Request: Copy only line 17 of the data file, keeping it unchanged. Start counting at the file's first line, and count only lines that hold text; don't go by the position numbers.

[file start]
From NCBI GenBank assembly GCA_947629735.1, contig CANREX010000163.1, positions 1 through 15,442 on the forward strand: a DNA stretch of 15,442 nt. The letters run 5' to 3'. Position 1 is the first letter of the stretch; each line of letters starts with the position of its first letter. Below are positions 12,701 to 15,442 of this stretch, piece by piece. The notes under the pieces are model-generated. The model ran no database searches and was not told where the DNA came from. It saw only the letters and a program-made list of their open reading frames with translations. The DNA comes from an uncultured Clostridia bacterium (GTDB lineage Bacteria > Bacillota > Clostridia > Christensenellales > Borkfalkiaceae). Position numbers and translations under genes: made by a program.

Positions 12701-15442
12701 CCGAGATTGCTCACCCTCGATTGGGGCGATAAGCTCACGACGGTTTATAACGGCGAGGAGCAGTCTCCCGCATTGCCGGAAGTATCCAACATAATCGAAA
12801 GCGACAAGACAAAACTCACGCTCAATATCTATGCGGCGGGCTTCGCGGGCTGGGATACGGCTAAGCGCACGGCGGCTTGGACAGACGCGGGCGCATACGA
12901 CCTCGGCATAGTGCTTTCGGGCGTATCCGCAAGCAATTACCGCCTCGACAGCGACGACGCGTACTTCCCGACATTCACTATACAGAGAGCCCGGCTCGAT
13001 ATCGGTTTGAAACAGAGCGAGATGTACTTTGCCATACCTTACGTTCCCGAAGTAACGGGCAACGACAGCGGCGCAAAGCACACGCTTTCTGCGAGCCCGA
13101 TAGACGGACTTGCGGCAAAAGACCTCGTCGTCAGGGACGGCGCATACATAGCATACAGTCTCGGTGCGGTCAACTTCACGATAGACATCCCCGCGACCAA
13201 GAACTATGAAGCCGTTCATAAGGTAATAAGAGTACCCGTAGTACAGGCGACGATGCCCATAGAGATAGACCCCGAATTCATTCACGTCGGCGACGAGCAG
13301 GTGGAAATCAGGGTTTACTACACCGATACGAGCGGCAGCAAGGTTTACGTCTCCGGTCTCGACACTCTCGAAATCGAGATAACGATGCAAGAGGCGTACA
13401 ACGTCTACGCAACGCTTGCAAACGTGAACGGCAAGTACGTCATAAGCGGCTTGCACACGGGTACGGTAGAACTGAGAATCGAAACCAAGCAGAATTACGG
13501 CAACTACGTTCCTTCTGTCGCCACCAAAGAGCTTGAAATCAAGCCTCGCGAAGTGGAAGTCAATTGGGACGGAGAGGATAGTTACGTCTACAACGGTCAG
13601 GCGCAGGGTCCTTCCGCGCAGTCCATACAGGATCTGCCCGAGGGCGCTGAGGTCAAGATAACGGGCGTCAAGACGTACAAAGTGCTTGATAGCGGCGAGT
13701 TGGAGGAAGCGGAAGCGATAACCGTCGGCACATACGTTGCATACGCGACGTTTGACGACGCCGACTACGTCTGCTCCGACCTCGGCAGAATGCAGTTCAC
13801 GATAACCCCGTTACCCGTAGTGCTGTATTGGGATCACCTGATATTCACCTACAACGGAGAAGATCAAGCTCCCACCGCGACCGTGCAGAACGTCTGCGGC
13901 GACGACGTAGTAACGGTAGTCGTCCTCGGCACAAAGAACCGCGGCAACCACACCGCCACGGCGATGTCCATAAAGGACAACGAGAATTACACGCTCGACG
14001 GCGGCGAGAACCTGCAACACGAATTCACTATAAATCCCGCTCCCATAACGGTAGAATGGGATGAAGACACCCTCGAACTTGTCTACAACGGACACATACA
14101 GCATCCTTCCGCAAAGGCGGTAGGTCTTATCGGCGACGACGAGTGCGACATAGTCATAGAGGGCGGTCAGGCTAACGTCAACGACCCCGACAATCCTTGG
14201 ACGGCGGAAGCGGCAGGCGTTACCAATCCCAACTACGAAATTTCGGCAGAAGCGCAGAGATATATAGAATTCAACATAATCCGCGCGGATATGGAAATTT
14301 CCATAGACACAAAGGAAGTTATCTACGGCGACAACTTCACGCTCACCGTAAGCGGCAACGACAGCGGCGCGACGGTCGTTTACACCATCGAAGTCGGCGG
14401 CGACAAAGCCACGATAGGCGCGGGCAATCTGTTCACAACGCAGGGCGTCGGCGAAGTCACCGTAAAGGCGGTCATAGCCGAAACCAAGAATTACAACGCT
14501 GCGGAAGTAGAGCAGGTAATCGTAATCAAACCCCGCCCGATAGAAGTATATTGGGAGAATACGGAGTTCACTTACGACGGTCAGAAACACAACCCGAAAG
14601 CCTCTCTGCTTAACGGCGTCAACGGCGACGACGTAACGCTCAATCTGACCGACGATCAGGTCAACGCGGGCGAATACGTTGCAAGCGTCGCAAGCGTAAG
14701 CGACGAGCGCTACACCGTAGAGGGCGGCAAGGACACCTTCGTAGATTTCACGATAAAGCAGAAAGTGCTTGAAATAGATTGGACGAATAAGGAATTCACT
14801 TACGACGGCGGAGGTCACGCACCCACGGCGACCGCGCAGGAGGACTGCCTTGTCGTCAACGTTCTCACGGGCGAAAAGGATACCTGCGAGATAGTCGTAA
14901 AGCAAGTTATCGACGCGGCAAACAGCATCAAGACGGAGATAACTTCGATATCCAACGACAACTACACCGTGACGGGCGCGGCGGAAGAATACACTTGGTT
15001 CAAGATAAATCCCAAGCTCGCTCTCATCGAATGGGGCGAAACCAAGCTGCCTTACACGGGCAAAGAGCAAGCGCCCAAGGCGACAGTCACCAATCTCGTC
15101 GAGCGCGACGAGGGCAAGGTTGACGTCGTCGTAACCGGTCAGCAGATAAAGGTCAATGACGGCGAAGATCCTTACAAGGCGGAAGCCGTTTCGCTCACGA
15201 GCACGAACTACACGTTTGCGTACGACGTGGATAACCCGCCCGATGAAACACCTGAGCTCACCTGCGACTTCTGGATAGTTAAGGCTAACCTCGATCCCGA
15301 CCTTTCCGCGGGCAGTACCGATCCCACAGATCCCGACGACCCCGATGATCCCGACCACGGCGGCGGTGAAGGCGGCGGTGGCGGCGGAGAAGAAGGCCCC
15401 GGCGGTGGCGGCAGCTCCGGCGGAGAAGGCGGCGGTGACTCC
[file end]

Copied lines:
14101 GCATCCTTCCGCAAAGGCGGTAGGTCTTATCGGCGACGACGAGTGCGACATAGTCATAGAGGGCGGTCAGGCTAACGTCAACGACCCCGACAATCCTTGG